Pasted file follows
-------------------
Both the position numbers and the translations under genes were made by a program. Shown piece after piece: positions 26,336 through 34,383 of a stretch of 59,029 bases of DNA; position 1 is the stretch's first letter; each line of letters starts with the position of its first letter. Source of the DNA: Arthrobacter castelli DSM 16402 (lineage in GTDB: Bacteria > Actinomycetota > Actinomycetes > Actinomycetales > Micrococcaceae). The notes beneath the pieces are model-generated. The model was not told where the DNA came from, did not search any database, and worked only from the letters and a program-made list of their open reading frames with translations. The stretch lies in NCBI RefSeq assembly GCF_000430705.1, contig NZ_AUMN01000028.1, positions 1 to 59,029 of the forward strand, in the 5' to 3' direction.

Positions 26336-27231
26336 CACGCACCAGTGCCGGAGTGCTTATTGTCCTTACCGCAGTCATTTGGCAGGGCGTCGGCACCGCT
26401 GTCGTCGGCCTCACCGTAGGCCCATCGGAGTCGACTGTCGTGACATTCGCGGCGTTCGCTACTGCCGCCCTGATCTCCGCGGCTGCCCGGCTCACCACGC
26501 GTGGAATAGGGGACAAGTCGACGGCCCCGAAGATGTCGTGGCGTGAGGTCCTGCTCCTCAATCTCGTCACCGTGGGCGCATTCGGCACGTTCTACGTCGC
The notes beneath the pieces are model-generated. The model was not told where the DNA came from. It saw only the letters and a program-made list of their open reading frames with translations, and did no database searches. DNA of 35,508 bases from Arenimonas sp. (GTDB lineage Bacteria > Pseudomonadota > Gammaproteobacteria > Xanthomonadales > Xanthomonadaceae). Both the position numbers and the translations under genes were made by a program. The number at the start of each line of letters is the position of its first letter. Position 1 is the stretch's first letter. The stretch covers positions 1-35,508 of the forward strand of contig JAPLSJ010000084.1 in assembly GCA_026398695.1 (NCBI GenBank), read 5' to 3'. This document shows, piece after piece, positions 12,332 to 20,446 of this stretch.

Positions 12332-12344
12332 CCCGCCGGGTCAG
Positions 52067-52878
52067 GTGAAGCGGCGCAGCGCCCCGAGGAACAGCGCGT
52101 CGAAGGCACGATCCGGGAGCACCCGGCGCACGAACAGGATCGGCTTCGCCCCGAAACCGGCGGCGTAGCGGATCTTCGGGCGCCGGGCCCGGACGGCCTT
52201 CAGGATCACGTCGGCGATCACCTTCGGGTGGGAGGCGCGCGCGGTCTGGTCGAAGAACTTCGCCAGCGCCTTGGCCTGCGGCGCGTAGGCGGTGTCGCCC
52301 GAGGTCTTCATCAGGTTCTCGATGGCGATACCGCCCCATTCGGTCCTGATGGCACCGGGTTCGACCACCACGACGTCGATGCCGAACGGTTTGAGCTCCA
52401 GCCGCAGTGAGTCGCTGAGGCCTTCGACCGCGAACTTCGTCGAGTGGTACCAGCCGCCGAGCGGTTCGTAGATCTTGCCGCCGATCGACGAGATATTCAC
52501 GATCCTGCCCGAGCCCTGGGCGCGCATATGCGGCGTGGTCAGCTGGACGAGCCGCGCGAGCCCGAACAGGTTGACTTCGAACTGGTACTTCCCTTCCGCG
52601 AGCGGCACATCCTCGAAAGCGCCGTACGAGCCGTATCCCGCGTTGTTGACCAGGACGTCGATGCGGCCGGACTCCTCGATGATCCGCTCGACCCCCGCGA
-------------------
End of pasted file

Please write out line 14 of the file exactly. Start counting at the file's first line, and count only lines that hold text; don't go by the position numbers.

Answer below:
52401 GCCGCAGTGAGTCGCTGAGGCCTTCGACCGCGAACTTCGTCGAGTGGTACCAGCCGCCGAGCGGTTCGTAGATCTTGCCGCCGATCGACGAGATATTCAC